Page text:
Eudora USD 491 receives federal grant
$750,000 to be used to improve quality of life of community children
A community effort paid off for the Eudora USD 491 when it received word Wednesday the U.S. Department of Education had awarded the district a four-year $750,000 was awarded a four-year $750,000 grant from the U.S. Departments of Education, Justice and Health and Human Services.
The grant was part of $74 million in grants awarded to 27 different states as part of the Safe Schools/Healthy Students Initiative. USD 491 was the only school district in the state of Kansas to receive the grant.
The district applied for the grant in March after discussing it at a meeting in late February. That meeting was attended by 23 representatives from various organizations, including members of the Bert Nash Center, the Eudora City Council, the Eudora Chamber of Commerce, Douglas County Youth Services, the Eudora School district and the Eudora Police Department.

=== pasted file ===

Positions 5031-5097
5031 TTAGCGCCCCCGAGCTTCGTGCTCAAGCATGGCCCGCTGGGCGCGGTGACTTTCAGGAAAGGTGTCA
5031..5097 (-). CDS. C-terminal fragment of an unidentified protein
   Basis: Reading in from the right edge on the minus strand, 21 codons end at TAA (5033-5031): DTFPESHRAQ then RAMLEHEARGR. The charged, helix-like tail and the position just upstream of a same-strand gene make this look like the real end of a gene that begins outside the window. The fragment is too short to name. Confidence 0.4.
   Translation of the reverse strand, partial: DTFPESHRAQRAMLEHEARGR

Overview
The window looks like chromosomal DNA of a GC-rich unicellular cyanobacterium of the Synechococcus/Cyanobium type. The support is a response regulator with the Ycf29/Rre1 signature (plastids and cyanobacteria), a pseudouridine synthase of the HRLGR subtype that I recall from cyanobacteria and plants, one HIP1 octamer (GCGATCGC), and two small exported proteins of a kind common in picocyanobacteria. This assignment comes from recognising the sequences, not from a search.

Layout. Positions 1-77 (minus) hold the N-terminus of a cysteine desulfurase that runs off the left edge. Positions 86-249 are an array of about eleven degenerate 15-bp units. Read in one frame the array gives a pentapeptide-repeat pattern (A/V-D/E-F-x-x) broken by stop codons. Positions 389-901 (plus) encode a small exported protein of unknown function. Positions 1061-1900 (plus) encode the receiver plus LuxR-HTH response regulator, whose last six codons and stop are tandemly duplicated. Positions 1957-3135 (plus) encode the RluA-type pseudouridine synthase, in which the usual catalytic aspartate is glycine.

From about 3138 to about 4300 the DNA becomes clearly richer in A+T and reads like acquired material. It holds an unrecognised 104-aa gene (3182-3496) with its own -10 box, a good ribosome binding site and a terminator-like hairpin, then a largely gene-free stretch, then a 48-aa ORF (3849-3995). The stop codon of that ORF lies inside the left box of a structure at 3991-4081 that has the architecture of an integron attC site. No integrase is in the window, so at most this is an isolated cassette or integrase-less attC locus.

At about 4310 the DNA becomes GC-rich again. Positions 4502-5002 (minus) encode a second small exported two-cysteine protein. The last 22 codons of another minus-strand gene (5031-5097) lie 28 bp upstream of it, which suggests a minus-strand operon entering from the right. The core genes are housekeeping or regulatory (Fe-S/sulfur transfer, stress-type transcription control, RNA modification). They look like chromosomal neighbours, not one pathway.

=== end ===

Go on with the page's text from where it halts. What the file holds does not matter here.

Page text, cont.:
The proposal that emerged from the joint effort aligned with the goals of the grant to improve the quality of life of community children in specific areas. Those areas are:
¢ Safety and violence.
¢ Drugs and alcohol prevention.
¢ Behavioral, social and emotional supports.
¢ Mental health services
¢ Early childhood and parenting programs.
Grosdidier, who began in his duties Tuesday as the district's superintendent and was assistant superintendent of curriculum and instruction when the grant was written, said in February participation a joint approach would be necessary to be successful.
"Safe schools are not just about what goes on inside the walls of a school during a school day; it's about what goes on in the community," Grosdidier said after the meeting. "It's a cliche that it takes a village to raise a child, but that's what this is all about - bringing all of these people together and identifying where the gaps exist within our community and then setting some goals and coming up with some programmatic ideas that the grant could fund."
Grosdidier said after-school programs were possible uses for the grant and could begin this fall.